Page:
An Input that syncs on "keyup" instead of "change". Used by default for textareas.


A handler that cleans passwords. The handler will salt and hash the password with the bcrypt module, if bcrypt is available. This is disconcerting to the user, as it causes the password to appear to change length, but the alternative is storing plaintext passwords on your models. This is fine, but please don't store plaintext passwords anywhere permanent.

You should think carefully about how you store your passwords, and override myelin.Password to reflect your usage scenarios.

myelin.Password is not intended for production use.


Button elements don't visually display their data, but rather store it using jQuery.data on the 'value' field. Buttons push stored data on the click event.


Like Button, but prevents the default DOM event from being fired.


An Input handler that handles checking and unchecking its element. Note that render and clean will both convert their values to Booleans.


An Input handler that handles selecting the correct radio element. The selector should match a whole set of radio buttons. get will return the value of the checked button, and set will ensure that only the button with the matching value is checked.

Specifying Links

In order to specify a link, you must specify the attribute, handler, and selector that you would like to use. Any of these can be left out, but if you leave out the attribute then you have to provide a selector, and visa versa.

Links are specified on the sync attribute of a view. Usually, sync is an object, but it can also be a single item or a list of items: see the shorthand section below.

The Sync object

Sync objects are given in the form

attribute: specification

Where specification can take the following forms:

  • false
    • if the specification is false then the attribute will be ignored. This allows specification functions to essentially say 'never mind'.
  • true
    • if the specification is true then a link will be made where both the handler and selector are omitted.
  • array
    • given {attr: [selector1, selector2]}, the links attr: selector1 and attr: selector2 will be created.
  • function
    • the function will be resolved with the view as it's context and the attribute as a parameter. The result will be parsed recursively.
  • handler class
    • a link will be made between the attribute and an instantiated version of the handler class. The selector will be omitted.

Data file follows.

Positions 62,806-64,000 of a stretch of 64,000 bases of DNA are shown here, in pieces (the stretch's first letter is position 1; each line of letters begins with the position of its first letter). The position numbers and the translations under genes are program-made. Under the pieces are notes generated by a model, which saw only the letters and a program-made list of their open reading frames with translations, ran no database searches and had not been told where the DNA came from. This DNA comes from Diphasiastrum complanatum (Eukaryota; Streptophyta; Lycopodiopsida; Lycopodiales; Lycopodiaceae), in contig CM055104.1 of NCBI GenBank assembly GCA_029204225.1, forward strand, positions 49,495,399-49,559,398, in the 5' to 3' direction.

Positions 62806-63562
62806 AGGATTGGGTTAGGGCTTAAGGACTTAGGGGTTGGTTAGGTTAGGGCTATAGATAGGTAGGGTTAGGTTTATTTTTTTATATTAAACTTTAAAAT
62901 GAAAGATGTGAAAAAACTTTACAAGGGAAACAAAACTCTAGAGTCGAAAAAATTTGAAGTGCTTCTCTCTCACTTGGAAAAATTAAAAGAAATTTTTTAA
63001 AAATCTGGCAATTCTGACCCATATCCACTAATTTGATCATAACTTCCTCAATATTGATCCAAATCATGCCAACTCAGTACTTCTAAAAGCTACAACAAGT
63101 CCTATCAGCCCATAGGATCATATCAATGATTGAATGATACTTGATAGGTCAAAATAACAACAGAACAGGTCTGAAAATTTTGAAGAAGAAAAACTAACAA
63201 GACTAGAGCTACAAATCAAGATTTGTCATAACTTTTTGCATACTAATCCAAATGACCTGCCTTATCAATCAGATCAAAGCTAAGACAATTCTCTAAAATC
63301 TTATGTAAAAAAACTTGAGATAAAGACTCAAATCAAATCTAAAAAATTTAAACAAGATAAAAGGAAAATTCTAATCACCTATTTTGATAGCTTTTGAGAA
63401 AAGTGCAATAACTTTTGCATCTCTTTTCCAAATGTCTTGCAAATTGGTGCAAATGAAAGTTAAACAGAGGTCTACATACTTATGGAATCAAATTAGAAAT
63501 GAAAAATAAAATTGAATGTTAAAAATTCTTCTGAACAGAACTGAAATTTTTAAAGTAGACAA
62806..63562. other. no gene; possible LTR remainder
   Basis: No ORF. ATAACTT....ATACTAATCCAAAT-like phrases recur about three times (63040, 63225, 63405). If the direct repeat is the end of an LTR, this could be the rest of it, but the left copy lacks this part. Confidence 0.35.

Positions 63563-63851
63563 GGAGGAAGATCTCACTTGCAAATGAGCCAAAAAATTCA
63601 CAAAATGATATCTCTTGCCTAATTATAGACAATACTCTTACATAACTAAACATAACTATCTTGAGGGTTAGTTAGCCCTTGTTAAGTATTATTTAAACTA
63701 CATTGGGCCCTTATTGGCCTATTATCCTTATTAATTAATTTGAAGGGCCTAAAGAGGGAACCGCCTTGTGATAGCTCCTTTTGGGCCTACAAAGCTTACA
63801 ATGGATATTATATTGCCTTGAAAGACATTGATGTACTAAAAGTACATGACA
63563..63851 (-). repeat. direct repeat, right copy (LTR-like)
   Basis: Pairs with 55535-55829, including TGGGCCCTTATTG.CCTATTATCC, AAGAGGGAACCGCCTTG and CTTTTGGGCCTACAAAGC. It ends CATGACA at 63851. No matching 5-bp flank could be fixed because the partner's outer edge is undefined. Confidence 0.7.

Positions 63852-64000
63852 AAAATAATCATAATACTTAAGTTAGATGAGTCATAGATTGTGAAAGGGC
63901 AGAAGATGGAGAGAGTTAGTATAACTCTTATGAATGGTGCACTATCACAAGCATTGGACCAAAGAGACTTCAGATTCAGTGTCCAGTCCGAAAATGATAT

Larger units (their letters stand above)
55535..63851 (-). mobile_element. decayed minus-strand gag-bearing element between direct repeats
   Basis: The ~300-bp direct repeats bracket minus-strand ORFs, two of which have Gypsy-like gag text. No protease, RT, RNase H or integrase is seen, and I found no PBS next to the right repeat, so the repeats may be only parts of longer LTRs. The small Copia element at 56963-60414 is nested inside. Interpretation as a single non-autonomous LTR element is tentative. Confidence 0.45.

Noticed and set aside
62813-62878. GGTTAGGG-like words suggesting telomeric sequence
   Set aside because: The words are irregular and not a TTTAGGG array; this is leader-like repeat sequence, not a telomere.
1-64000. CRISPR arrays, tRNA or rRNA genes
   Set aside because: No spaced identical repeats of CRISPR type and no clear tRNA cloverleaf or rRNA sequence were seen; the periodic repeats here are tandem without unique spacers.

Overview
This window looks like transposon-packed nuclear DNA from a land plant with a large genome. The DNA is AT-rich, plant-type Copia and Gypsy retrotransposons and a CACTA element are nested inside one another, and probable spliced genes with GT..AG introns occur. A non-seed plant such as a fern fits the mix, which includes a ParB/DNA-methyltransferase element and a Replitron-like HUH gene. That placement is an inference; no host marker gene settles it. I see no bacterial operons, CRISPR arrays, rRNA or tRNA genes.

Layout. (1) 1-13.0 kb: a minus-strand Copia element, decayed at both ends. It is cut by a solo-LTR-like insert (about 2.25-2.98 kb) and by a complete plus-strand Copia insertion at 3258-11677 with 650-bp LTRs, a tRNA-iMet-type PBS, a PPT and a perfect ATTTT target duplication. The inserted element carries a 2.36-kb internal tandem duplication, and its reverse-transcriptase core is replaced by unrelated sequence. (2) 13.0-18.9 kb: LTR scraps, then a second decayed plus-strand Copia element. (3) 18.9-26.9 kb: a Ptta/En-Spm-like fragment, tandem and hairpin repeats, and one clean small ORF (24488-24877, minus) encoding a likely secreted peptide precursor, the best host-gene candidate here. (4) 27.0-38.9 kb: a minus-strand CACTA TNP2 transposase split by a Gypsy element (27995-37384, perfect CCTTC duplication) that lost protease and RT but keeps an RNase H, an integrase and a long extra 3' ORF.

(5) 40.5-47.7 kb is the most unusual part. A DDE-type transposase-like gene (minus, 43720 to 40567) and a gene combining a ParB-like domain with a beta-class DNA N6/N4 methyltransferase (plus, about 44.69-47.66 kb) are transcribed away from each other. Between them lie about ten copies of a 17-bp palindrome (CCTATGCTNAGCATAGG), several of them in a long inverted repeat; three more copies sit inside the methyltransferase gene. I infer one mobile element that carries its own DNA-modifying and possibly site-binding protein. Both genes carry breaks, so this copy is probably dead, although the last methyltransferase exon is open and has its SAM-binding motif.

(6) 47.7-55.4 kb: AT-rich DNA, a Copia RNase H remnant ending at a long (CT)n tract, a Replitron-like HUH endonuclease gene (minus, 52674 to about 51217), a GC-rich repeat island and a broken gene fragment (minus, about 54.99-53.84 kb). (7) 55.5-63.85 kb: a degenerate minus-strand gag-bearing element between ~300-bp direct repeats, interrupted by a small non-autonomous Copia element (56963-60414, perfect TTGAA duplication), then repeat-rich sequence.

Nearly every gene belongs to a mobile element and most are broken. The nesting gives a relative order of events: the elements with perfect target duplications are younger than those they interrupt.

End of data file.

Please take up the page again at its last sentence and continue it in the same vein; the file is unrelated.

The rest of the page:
• handler instance
    • a link will be made between the attribute and the handler. The selector will be omitted.
  • string
    • treated as a selector. A link will be made with the handler omitted.
  • object
    • an object can be passed with 'handler', 'selector', and optionally 'event' properties, which will all be used to make the link.

Convenient Events

A selector string can be given in the form "event selector" (a jQuery event separated from the selector by whitespace). In this case, the event will be split off from the selector and will override handler.domEvent. For example,

{name: "keyup [name=firstname]"}

will create a link between the attribute 'name' and the selector '[name=firstname]'. An Input handler will be used, but the handler will listen for the 'keyup' event instead of the usual 'change' event.

You can also provide an 'event' property in a specification as follows:

{name: {selector: "[name=firstname]", event: "keyup"}}

for the same effect. Recognized events are whitelisted in myelin.events.


If you want to be even more terse, sync doesn't need to be an object. It can also be an array or a string.

sync: ["first_name", "last_name"]

is identical to

sync: {first_name: true, last_name: true}

which, in turn, is the same as

sync: {first_name: "[name=first_name]", last_name: "[name=last_name]"}

assuming you didn't override the fallback selector function.

You can also provide Axon instances directly, though that's only recommended for advanced users.

Under the Hood

Under the hood, myelin uses a class called Axon to manage links. An axon takes four parameters in an object in the constructor. They are: * attribute * selector * handler * event

event, if given, overrides handler.domEvent.


Myelin can be configured in a variety of ways:

Changing Handler assignment

If you want to change the default handlers, override myelin.handlerMap. myelin.handlerMap is a list of (selector, handler) two-tuples that determine which handler is used for which selector (if no handler is specified). Handlers are matched from top to bottom, and if no match is found then myelin.defaultHandler is used instead.

Changing the fallback attribute

If an attribute is omitted, it is determined using the Axon.attribute function, which takes the linked elements and returns the model attribute to sync to. To change this behavior, override Axon.attribute.

Changing the fallback selector

If a selector is omitted, it is determined using the Axon.selector function, which takes the model attribute and returns a selector. To change this behavior, override Axon.selector.

Changing Axon

If you find yourself overriding a number of Axon functions, it may be easier to subclass Axon and simply tell myelin to use a different Axon class. To do this, simply set myelin.axon to your Axon class. Note that your custom axon must be a child of myelin.Axon if you want things to work properly.